I bought my home at the top of the housing bubble and I don’t regret it. In fact, I think it may have been the best possible financial made I could have made in my life. I could easily relate to a recent Yahoo breakout piece about Americans’ steadfast love for real estate, even after the housing crash. The article cited a Gallup poll that revealed 30 percent of Americans consider real estate to be the best investment over the long haul. Twenty-four percent favored stocks and gold. When I compare my retirement accounts to the equity I have in my home, it’s basically a tie. In terms of my 401(k), I put in just about as much as my account is worth. Of course, there is the potential for my stocks to go from just breaking even to making profit. But there is also the potential for loss.
Getting a solid return
With my home, I have about $100,000 worth of equity. On the downside, I paid every bit of the equity as opposed to the value increasing from the time I purchased it. I paid $183,000 for my home just before the market crashed. I invested about $10,000 with upgrades and improvements. My home could probably sell for about $190,000, which is $100,000 more than I owe. Even if the value plummeted again, I’d still have a place to live. I also have the potential to pay off my mortgage. It’s hard not to love real estate because it’s practical.
Renting out my home
I can essentially “rent out” my stocks by selling covered call options. However, it’s still a financial risk. I suppose there is some financial risk to renting out a home since tenants can trash a place. By having a good property management company, it’s possible to reduce the risk. I like the fact that homeowners have the flexibility to live in their homes, rent them out or sell. At this time, my home is worth more as a rental property. A renter might pay as much as $1,500 in my neighborhood. With a mortgage of $900, I could net $500 a month after paying a property management company fee.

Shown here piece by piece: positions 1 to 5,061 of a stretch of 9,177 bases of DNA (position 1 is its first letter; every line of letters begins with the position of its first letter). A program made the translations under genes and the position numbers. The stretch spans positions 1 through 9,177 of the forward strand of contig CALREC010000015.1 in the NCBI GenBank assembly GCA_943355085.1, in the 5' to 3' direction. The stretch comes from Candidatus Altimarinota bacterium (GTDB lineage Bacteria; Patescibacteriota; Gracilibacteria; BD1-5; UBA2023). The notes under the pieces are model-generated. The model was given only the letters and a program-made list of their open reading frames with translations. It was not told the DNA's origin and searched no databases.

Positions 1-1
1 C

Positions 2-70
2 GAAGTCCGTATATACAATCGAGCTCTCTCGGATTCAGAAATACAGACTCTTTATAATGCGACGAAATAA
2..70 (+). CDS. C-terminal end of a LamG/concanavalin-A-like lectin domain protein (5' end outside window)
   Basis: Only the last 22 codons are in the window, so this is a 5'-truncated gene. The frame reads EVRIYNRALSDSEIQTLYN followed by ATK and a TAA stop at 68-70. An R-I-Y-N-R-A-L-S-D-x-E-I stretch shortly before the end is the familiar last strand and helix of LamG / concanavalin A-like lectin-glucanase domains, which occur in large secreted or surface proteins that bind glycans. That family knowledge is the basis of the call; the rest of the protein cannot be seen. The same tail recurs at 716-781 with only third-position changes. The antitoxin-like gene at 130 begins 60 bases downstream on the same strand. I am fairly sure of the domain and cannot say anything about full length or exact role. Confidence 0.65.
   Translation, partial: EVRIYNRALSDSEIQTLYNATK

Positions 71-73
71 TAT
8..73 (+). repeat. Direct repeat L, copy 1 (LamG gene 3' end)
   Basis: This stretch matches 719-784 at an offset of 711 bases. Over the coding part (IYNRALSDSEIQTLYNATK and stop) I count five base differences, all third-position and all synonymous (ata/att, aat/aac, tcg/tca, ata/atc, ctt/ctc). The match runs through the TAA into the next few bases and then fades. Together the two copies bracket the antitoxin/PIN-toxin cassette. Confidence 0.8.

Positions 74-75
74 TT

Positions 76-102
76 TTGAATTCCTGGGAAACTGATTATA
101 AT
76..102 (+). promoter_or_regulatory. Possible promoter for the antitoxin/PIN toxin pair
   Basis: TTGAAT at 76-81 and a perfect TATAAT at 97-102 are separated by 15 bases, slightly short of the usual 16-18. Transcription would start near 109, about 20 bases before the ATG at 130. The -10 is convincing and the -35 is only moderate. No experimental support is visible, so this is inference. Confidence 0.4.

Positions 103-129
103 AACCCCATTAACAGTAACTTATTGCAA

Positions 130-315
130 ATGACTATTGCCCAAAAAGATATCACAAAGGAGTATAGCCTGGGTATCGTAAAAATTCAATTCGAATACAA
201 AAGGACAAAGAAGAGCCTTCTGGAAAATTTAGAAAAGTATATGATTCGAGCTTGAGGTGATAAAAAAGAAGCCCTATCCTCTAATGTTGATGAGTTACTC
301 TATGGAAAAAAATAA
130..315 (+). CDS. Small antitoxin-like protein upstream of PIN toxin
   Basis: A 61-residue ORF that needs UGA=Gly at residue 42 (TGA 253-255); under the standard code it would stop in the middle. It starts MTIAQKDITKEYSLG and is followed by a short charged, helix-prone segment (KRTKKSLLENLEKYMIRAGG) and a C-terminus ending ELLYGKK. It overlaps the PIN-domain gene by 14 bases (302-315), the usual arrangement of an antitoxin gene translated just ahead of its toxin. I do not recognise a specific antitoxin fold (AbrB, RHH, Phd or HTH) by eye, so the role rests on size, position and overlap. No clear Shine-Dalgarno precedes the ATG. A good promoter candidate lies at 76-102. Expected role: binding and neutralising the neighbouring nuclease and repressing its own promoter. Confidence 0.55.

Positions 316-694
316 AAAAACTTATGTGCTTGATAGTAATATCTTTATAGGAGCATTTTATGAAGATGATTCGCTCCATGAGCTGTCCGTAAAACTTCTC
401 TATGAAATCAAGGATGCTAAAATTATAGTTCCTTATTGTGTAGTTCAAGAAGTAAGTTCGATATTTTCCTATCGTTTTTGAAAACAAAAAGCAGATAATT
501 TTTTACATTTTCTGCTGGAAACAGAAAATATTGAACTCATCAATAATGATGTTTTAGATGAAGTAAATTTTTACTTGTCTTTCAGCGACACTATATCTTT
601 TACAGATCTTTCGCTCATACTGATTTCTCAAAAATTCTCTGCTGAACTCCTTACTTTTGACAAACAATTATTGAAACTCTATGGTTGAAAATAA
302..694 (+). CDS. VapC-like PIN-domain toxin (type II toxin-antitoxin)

I was talking to a neighbor of mine who has more of a love/hate relationship with real estate. On the one hand, she wants to buy a step-up home to accommodate a growing family. On the other hand, she can’t sell her current home for enough money to cover the down payment on the new home. With real estate, it seems most problems get resolved with time. Few people remain underwater on their mortgages forever. Buyers’ markets eventually shift into sellers’ markets. I don’t know if real estate is the best financial investment, but owning a home instead of renting was my best lifestyle choice. Over the long run, I’ll own something tangible I can leave for my children.
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